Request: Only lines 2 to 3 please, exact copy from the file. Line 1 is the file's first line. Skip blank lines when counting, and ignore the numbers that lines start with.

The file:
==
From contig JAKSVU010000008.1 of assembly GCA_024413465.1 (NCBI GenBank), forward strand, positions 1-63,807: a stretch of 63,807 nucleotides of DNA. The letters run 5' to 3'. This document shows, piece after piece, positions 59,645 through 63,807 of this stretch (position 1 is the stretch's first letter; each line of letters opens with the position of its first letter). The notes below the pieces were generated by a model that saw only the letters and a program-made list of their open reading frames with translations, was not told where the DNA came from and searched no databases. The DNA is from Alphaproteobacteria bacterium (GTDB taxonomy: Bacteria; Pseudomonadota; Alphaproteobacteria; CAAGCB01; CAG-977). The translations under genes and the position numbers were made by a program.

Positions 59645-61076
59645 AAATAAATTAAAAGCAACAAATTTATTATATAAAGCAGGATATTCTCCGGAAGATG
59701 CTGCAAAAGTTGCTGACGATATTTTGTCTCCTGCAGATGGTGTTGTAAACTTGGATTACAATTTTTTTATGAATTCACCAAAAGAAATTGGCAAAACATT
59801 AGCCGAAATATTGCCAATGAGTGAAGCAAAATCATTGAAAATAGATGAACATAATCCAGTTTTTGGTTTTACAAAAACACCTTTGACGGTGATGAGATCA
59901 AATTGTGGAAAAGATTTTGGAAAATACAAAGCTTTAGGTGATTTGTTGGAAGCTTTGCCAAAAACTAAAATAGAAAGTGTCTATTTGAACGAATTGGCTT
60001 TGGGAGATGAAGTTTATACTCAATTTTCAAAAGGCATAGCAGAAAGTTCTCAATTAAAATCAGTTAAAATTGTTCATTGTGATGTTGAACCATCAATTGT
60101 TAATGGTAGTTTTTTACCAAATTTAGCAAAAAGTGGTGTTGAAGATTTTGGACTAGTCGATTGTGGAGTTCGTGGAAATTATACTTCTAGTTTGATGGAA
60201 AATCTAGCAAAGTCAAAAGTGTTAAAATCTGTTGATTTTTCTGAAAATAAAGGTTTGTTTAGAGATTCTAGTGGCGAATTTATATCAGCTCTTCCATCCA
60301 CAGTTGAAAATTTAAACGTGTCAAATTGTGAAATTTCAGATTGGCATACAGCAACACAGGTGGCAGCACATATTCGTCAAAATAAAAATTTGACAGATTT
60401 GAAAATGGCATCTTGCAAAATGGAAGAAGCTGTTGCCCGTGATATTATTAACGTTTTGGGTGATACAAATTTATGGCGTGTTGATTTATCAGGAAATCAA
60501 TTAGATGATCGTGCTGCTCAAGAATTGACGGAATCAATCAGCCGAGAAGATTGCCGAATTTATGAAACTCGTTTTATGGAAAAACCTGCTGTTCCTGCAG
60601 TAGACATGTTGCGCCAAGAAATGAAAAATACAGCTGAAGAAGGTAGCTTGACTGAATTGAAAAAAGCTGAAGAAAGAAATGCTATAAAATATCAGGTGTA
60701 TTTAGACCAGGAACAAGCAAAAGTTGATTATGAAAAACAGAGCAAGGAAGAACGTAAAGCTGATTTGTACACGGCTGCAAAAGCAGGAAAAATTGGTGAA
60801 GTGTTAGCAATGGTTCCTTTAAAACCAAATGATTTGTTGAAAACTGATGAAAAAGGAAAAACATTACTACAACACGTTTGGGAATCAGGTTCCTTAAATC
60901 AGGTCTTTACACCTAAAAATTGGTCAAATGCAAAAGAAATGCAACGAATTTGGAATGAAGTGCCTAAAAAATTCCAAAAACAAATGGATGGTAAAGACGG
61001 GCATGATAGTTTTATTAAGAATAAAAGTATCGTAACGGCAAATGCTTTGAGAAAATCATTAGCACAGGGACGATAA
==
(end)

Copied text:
Positions 59645-61076
59645 AAATAAATTAAAAGCAACAAATTTATTATATAAAGCAGGATATTCTCCGGAAGATG